According to the latest disbursement data released on 31 December 2006, all subsidies have been disbursed under various programs, including programs that concern the Czech capital Prague, where the danger that funds would have to be repaid existed until as late as last month. Subsidies allocated in the EU’s funds for 2004 have been used by the Czech Republic up to 160 %, and already now, the country is investing money allocated to the year 2005, which must be disbursed by the end of 2007).
„As regards the disbursement of EU funds, the situation was serious at the beginning of the fall, and we received some warnings from the European Commission to this effect. The longest delays existed in programs targeting human resources development, regional development, and development activities in the city of Prague. We had to implement crisis management of the entire system. Thanks to our timely intervention, we have succeeded in accelerating the administration of projects and payment demands, and we have improved communication with final beneficiaries as well as the flow of information between the individual organizations and departments that take part in the disbursement process,“ summarized the state of affairs Minister for Regional Development Petr Gandalovi? whose ministry acts as the national coordinator of all programs subsidized by the EU’s funds, regardless of whether they are supervised by the Ministry for Regional Development or other ministries.
„Had we not used subsidies allocated under the EU’s funds, we would have got into a very problematic situation. The money, which we need so much for regional and urban development, would have simply been forfeited. Fortunately, we no longer face this threat,“ said Gandalovi?.
In the past two years, the Czech Republic has had the greatest success with the use of the EU’s funds in programs focusing on the construction and reconstruction of the transport and environmental protection infrastructure. The second most successful area was the operating program that targets agriculture and rural areas through investments into farming, support for small agricultural businesses, and the processing of agricultural production. The third best rating went to the operating program Industry and Business, and the regional development program (Joint Regional Operating Program) ended in the fourth place thanks to a significant increase in the disbursement of funds in the last three months of 2006.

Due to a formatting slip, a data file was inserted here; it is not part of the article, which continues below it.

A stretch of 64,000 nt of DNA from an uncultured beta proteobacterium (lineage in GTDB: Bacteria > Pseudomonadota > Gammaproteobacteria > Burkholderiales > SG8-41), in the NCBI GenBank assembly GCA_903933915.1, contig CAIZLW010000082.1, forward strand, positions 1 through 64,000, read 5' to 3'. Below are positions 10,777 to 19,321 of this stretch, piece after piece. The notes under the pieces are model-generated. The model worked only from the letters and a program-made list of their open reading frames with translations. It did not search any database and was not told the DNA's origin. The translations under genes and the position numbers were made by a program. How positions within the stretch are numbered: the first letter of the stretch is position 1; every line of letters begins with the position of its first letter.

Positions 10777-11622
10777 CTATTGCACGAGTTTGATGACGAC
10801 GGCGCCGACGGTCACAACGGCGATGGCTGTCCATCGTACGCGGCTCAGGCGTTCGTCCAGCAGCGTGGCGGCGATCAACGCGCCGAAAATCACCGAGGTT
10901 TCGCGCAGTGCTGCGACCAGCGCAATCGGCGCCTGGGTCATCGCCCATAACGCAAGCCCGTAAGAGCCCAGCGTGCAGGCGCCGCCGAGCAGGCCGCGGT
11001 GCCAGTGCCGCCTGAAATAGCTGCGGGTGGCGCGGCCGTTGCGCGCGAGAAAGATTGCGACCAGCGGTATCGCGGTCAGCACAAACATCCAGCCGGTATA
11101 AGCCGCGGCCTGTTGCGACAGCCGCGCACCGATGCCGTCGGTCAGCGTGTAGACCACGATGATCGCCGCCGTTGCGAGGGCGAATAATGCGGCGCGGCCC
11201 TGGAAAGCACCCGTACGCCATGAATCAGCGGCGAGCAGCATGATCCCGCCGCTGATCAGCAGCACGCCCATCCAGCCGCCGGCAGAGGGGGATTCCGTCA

„The disbursement of funds allocated to 2004 has given a clear signal that the public administration, entrepreneurs, and the nonprofit sector in the Czech Republic have gradually learned to use subsidies from the EU’s funds. Their experience will be of key importance for drawing assistance in the new programming period, which has recently started and in which the Czech Republic will have access to a volume of European funds several times higher than the subsidies we have received in the past,“ added Gandalovi?.
Measures adopted with the aim of accelerating disbursement have proved successful in both the human resources development program and the programs that target the city of Prague. The situation in the Czech capital is somewhat more complicated, however, among others due to the fact that Prague is required to secure financial participation from other sources to an extent higher than entities taking part in other operating programs. „As to the programs intended for Prague, an applicant must secure one half of project costs from sources other than the EU, for example from the municipal budget, the state budget, or private investors.
Most other operating programs receive financing from the EU up to 75% of costs,“ explained Gandalovi?. Another reason for complications is the fact that disbursed funds are dispersed into a number of small projects, which, however, are as demanding from the administrative viewpoint as projects worth dozens of millions of crowns.
Nonetheless, in the last months of last year, the authorities responsible for disbursing subsidies under programs that target Prague (City of Prague, Ministry for Regional Development, and the Ministry for Labor and Social Affairs) succeeded in ensuring that all resources allocated for disbursement by the end of 2006 were used. The Czech capital receives subsidies from the EU under Single Programming Documents 2 and 3 (SPD 2 and SPD 3). Individual subsidies target the development of Prague’s boroughs, job creation, employee training, and support for research and development in various business fields.